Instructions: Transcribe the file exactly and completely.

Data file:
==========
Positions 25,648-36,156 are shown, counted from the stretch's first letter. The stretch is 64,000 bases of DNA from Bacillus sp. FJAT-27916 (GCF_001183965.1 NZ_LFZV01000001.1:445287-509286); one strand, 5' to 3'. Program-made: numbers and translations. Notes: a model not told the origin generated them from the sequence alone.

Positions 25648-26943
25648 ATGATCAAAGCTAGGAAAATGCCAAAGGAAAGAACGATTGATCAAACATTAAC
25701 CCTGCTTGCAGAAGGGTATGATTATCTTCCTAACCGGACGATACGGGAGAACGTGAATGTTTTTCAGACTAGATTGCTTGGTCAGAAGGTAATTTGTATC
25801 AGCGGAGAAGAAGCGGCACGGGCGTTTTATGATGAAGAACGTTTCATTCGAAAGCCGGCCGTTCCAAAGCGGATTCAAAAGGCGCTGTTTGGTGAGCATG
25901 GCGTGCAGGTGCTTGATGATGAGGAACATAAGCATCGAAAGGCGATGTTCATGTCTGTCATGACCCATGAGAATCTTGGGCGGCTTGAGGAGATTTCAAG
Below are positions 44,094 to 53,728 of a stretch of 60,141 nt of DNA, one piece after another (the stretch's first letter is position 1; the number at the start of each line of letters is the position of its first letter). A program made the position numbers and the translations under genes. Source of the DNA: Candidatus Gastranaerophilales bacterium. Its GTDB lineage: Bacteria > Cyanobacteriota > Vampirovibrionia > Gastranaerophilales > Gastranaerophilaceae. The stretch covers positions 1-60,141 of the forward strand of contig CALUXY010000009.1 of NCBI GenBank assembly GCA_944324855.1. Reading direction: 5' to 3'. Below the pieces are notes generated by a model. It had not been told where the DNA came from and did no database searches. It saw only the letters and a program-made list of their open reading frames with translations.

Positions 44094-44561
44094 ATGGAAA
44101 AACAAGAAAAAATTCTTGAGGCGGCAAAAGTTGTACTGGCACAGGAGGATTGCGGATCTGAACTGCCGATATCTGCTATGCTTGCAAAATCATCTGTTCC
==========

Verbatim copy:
Positions 25,648-36,156 are shown, counted from the stretch's first letter. The stretch is 64,000 bases of DNA from Bacillus sp. FJAT-27916 (GCF_001183965.1 NZ_LFZV01000001.1:445287-509286); one strand, 5' to 3'. Program-made: numbers and translations. Notes: a model not told the origin generated them from the sequence alone.

Positions 25648-26943
25648 ATGATCAAAGCTAGGAAAATGCCAAAGGAAAGAACGATTGATCAAACATTAAC
25701 CCTGCTTGCAGAAGGGTATGATTATCTTCCTAACCGGACGATACGGGAGAACGTGAATGTTTTTCAGACTAGATTGCTTGGTCAGAAGGTAATTTGTATC
25801 AGCGGAGAAGAAGCGGCACGGGCGTTTTATGATGAAGAACGTTTCATTCGAAAGCCGGCCGTTCCAAAGCGGATTCAAAAGGCGCTGTTTGGTGAGCATG
25901 GCGTGCAGGTGCTTGATGATGAGGAACATAAGCATCGAAAGGCGATGTTCATGTCTGTCATGACCCATGAGAATCTTGGGCGGCTTGAGGAGATTTCAAG
Below are positions 44,094 to 53,728 of a stretch of 60,141 nt of DNA, one piece after another (the stretch's first letter is position 1; the number at the start of each line of letters is the position of its first letter). A program made the position numbers and the translations under genes. Source of the DNA: Candidatus Gastranaerophilales bacterium. Its GTDB lineage: Bacteria > Cyanobacteriota > Vampirovibrionia > Gastranaerophilales > Gastranaerophilaceae. The stretch covers positions 1-60,141 of the forward strand of contig CALUXY010000009.1 of NCBI GenBank assembly GCA_944324855.1. Reading direction: 5' to 3'. Below the pieces are notes generated by a model. It had not been told where the DNA came from and did no database searches. It saw only the letters and a program-made list of their open reading frames with translations.

Positions 44094-44561
44094 ATGGAAA
44101 AACAAGAAAAAATTCTTGAGGCGGCAAAAGTTGTACTGGCACAGGAGGATTGCGGATCTGAACTGCCGATATCTGCTATGCTTGCAAAATCATCTGTTCC